Similarly NTSC lasted unchanged for 50 years on air, while since then we have had 3-4 “upgrades” being introduced.

        2. ambrit

          And what will future tomb raiders think when they finally enter the mausoleum of the Pharaoh Obama on the shores of the Chigan sea?
          “Gad, Carstairs! It is from before The Jackpot Age!”
          “My heavens Willis! Can that be? That bas relief shows snow, here!”
          “Carstairs, we might have to pretend we never saw this room.”
          “What!? Why?”
          “Look at this map of the Pharaoh’s domains.”
          “Oh my! It shows cities down in the Torrid Zone! Can that be?”
          “We know nothing about our real history it seems Carstairs.”
          “I wish we’d never opened this site now.”
          “Whoever this Obama was, he is probably slowly roasting in the Fires of the Gulch.”
          “What do we tell the head of the Department?”
          “If we are at all wise, nothing.”
          “Agreed. The shock would be too terrible for the Landsmen to endure.”
          “They would rise up and agriculture would be disrupted. Another famine so soon after ’79?”
          “Aye. Social cohesion would undergo a severe strain. I don’t want to be responsible for that.”
          “Yes. Let it be our secret for now.”

          1. digi_owl

            Now you got me thinking about Into the Badlands, a weird post-apocalyptic scifi series set in USA but with an emphasis on wire-fu action. mixing elements from Journey to the West and plantation era aesthetic.

        3. hunkerdown

          Probably very few, because of the acid process used to make general paper over the past couple of centuries. Many recent books of long interest have used acid-free formulas. They may survive, if libraries don’t trash them for administrative or political reasons first.

          Not far from the Svalbard seed vault is an archive of various digital or digitized national cultural artifacts from Brazil, Mexico, the Vatican, and others; also including about 21TB of FOSS source code including the Linux and Android operating systems. All of that is stored on polyester film rated for 500-1000 years. The minimum technology necessary to read that medium is on par with a CD player.

          Future archaeologists may find more explanatory value in the Alamogordo, New Mexico “archive” of destroyed Atari games.

      1. cfraenkel

        Well, the key phrase there is ‘if properly cared for’. With digital files, ‘properly cared for’ implies backup HDs and periodic offsite backups. Dead HDs get replaced with new ones. IDE gets replaced with SATA. 500 MB drives get replaced with 5TB drives. But that also implies possession of the files unencumbered with Apple DRM garbage. So if for you ‘digital’ = streaming, or itunes or whatever, your grandchildren will be out of luck. (but then it’s not ‘your’ collection anymore, is it?)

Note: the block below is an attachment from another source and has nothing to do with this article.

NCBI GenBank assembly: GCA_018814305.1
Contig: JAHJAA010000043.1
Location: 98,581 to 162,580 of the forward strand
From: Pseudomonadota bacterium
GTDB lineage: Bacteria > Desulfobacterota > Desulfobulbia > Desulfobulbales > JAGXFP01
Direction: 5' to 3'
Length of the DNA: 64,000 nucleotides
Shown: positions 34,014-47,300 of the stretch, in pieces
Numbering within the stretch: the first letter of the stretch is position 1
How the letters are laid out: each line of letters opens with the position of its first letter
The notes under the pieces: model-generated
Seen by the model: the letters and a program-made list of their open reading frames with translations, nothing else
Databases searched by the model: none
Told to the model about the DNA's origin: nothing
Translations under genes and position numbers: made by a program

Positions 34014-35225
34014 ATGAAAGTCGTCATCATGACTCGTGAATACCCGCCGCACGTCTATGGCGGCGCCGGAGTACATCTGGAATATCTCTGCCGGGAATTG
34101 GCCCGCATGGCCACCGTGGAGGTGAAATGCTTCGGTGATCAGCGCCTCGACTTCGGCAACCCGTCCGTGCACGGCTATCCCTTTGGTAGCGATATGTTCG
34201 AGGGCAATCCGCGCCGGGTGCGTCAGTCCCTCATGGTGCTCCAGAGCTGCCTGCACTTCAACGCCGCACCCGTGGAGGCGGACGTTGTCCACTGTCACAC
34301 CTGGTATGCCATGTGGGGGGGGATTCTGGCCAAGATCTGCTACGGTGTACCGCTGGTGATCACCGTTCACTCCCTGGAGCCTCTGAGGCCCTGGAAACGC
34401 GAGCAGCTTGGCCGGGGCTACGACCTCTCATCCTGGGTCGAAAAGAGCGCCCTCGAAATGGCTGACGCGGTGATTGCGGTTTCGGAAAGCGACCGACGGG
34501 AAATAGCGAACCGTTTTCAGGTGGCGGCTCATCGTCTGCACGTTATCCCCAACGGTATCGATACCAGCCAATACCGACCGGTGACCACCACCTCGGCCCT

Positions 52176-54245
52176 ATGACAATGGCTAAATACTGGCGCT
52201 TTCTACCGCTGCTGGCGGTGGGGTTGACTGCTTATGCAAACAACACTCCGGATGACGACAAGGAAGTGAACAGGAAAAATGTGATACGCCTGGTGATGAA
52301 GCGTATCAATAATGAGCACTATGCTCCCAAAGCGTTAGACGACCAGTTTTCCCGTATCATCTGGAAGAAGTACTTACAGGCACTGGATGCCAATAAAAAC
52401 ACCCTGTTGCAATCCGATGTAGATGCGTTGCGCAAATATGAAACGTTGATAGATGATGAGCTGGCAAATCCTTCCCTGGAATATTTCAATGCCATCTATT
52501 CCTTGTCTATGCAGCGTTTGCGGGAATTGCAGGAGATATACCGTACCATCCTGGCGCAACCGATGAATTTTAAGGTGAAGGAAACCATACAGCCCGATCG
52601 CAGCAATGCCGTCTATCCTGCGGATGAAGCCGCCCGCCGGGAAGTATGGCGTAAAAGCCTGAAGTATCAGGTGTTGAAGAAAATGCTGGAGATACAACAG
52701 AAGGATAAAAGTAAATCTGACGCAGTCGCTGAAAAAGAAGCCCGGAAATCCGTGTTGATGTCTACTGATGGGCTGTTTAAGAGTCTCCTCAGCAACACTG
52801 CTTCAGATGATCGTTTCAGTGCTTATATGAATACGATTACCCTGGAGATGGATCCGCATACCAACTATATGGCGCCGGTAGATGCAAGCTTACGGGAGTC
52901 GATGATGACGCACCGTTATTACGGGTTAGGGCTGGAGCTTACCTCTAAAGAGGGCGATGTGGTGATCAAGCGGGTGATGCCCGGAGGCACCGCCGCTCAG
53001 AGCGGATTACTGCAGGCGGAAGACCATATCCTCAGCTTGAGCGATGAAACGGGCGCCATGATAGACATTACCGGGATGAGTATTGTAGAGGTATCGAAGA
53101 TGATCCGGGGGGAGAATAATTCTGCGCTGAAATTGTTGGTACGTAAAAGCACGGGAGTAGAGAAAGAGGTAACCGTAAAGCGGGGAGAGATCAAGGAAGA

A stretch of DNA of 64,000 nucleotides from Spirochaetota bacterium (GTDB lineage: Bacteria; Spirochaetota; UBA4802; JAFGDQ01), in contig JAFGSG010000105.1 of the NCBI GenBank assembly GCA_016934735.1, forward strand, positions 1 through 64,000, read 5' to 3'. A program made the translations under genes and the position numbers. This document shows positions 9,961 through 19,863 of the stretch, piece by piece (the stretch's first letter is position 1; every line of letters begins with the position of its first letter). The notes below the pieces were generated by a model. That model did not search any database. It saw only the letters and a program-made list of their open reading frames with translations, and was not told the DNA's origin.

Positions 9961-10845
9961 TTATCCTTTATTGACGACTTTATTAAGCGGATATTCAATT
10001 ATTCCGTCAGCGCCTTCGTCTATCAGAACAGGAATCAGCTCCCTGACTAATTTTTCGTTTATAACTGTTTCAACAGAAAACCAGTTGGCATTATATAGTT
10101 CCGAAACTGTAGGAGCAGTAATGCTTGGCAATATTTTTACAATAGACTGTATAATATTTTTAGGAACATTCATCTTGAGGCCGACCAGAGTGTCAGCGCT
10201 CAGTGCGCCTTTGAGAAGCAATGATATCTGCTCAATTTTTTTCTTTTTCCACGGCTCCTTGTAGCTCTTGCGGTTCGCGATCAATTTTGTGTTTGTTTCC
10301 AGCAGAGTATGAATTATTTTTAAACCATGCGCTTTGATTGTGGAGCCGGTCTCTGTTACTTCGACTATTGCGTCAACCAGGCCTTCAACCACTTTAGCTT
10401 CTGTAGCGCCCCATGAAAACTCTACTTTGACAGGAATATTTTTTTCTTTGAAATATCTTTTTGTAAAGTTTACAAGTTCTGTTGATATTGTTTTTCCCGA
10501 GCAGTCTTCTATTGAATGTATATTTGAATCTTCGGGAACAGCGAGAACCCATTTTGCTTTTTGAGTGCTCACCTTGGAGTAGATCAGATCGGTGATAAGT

1. Acacia

          “files unencumbered with Apple DRM garbage” jogged my memory…

          This may extend to some of your user data, too. For example, I found out the hard way that Apple encrypted my bookmarks in apps like DVD Player, such that only their ‘trusted’ app could read them. It was impossible to read them with a third party app, and the bookmarks became unreadable after they phased out and sh*tcanned the DVD Player app.

          So, even if you “properly care for” your data, it can be held hostage such that you may need a machine running a vintage app with a vintage OS, and vintage hardware (or vintage OS running in a VM), to actually jailbreak and read your data.

  10. The Rev Kev

    “Niger coup: Blinken says Russia’s Wagner taking advantage of turmoil”

    First Nuland got on Niger’s case and now Blinken. Both are of course from Ukrainian descent so I beginning to wonder if that as far as the White House is concerned, the whole situation is being seen through the lens of Wagner and the Russians rather than West African politics, even though Wagner is not going to go to Niger. And that would mean that the White House will be totally misreading the situation because of Blinken and Nuland and might do something stupid – like drone the Niger leadership from the US base that is in Niger. That would go down real well in Africa that.